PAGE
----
Sunday, May 9th, 2010 at 12:35am
It appears that it's time for another set review. Our last one covered one of LEGO's most recent licensed themes, and this one will look at the oldest. Blog Assistant Valenti has picked up the Star Wars TIE Defender, an amazing piece of starship technology. Read on to see how the LEGO version stacks up.
It was a long, long time ago, in a country far, far away...
In 1980, the movie "Star Wars: The Empire Strikes Back" was unleashed onto an unsuspecting Earth. It told an epic tale of friendship, love, betrayal and Force-powered excellence. When the movie was first released, it was met with mixed receptions, but ever since "Return of the Jedi" was released, "Empire..." is seen by many as the best movie of the saga.
Flash forward 30 years, and the movie has aged really well and LEGO found it necessary to celebrate the movie's anniversary, so they chose to create a buildable model of the TIE Defender. ...I'll overlook the fact that the Defender was designed some time in the 1990s for a computer game.
From the design of the box to the instruction manual, these are the first things you see before building the set.
The first thing you'll notice when you look at the box, is the TIE Defender in all its Dark Side glory. The explosion in the background is very nice and one can assume it was caused by the firepower of the fully ARMED and OPERATIONAL battle station in the far back! In the lower left-hand corner, partially obscured by the Stormtrooper and TIE Pilot minifigures, is what I can only assume to be the forest moon of Endor.
I must say, the red and white at the top of the box look quite stylish. The Clone troopers are a bit of a nuisance and LEGO should've used Imperial Stormtroopers in this case. The red Star Wars logo makes me want to hum the 'Imperial March.'
The back of the box shows us a shot of the TIE from a different angle. The troopers are hanging out in front of it, possibly conversing about the latest Rebel attack. The pilot is holding one of the laser cannons, which seems to imply that the cannons are missiles.
Other pictures show the various features this set has. These include the aforementioned cannon-missiles, swiveling main body and the opening cockpit front. In the bottom left hand corner, you'll also see images of other sets, all of which are from the animated Clone Wars series.
Half the fun is had building the set. How fun is it to build and how easy or challenging is it?
I have a bad feeling about this...
The pieces come in three large and two small bags. Large Bag 1 is for the cockpit and engine compartment, and Large Bags 2 and... 2... are for the solar array wings. The small bags hold things like the connectors, axles and pins. The instruction manual looks very much like the front of the box.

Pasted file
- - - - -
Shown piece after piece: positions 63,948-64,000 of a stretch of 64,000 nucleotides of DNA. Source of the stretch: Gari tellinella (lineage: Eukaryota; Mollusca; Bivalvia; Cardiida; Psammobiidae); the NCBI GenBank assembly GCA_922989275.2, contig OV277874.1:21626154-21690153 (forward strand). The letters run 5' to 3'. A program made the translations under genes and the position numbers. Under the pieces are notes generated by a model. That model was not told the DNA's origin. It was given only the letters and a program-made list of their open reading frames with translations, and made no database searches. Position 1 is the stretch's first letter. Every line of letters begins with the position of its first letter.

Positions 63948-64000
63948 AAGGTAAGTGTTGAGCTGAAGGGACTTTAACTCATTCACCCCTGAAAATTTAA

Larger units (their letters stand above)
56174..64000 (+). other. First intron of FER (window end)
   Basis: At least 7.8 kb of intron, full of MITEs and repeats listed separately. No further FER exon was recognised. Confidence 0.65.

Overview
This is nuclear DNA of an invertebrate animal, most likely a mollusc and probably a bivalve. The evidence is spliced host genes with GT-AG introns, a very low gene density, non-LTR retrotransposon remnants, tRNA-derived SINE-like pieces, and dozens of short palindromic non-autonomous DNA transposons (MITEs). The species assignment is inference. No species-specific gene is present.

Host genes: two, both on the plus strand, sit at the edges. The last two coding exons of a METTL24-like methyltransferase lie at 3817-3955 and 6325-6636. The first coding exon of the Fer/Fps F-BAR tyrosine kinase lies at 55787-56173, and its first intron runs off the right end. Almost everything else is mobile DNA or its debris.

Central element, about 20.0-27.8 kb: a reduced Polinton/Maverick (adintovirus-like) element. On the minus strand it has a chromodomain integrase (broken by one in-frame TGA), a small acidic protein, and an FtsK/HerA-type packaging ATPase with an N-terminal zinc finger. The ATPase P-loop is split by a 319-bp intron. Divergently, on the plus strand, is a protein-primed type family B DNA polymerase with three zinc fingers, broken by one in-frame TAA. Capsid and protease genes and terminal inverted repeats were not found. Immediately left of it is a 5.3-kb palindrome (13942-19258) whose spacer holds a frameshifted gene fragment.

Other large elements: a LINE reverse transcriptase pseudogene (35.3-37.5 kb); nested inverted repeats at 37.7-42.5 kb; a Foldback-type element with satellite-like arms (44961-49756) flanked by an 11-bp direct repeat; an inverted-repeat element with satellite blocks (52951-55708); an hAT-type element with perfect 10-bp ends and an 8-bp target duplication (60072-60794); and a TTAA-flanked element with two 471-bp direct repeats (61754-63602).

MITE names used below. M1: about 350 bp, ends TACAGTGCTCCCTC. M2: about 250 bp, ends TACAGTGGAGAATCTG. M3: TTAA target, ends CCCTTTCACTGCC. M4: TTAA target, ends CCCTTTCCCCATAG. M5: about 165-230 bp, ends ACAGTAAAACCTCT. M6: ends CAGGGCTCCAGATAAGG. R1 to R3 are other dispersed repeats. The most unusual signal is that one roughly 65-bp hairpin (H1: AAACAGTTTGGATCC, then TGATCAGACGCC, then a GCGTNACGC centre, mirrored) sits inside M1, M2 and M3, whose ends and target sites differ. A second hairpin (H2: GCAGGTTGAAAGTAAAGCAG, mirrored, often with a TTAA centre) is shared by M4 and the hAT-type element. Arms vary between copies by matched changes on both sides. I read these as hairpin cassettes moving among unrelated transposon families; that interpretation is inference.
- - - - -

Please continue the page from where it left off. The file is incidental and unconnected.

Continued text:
I am by no means an expert on new pieces, but there are some interesting pieces to be found. The base parts for the wings looks nice and sturdy. The pieces from which the cannon-missiles are formed, are also interesting to behold, because they look like different pieces fused to each other.
The parts in the top center look like they could become useful in system/technic fusion MOCs.
And now comes the interesting part: Building the Defender.
We start with building the Stormtrooper and TIE Pilot minifigs. They aren't very hard to build.
Building the main hull is pretty straightforward, with few to no surprises to be found. When finishing it, you'll find that this component looks pretty much like a small submarine.
The solar array wings are interesting and fun to build. The quickest way to build these, is to do all three components at the same time.
After you're done with them, you're going to connect them to the main hull. Now look at THAT beauty!
Now that the set is complete, we can critique how it looks from every angle. New or interesting pieces can also be examined here.
Now take a very good look at what you just created in the last 45 minutes. You'll find that there's a very menacing ship in front of you, designed to intimidate the populace into submission. The color usage is what you'd expect from the First Galactic Empire, all shades of white/grey/black, with the only actual colors being the red parts under the cockpit window and the blue in the engine.
Now let me say this: The parts on the wing tips that are being advertised on the box aren't missiles at all. They're cannons. 4 laser cannons on the bottom and 2 ion cannons on the top. The actual missile/torpedo launchers are the red parts under the cockpit window.
The one thing that does bug me is that there are no controls in the cockpit. It's as if the pilot is controlling his ship through the Force.
The Stormtrooper is nicely painted with black details. The TIE Pilot, however... Because his flight suit and helmet are black, you can't make out a lot of detail.
The other half of the fun is in playing with the set. How well does the set function and is it enjoyable to play with?
The ship holds together very well and aside from the swiveling cockpit, the TIE Defender has a high amount of playing value. You might want to re-create the TIE's engine roar for better emphasis. It's especially fun when you buy another LEGO Star Wars space fighter and have your Defender chase it.
Or you can pose it like this.
Once it's all said and done, how does the set stack up? Should I get it?
What's to like?
- A great model.
- Some interesting MOCing pieces.
- Great playability.
What's not to like?
- $50 might be a bit expensive for some.
- No cockpit controls!
- No vehicle for the Stormtrooper.
So yeah, if you have $50 to spare, you like LEGO Star Wars sets and/or you wish to commemorate the 30th anniversary of "The Empire Strikes Back", you'll find a lot of pleasure in this set.
Big thanks to Valenti for reviewing this set, I know I've had my eye on it for a while now, so maybe I'll pick it up. Be sure to thank him in the Talkback. As always, keep checking back for more reviews and news!
« Return to News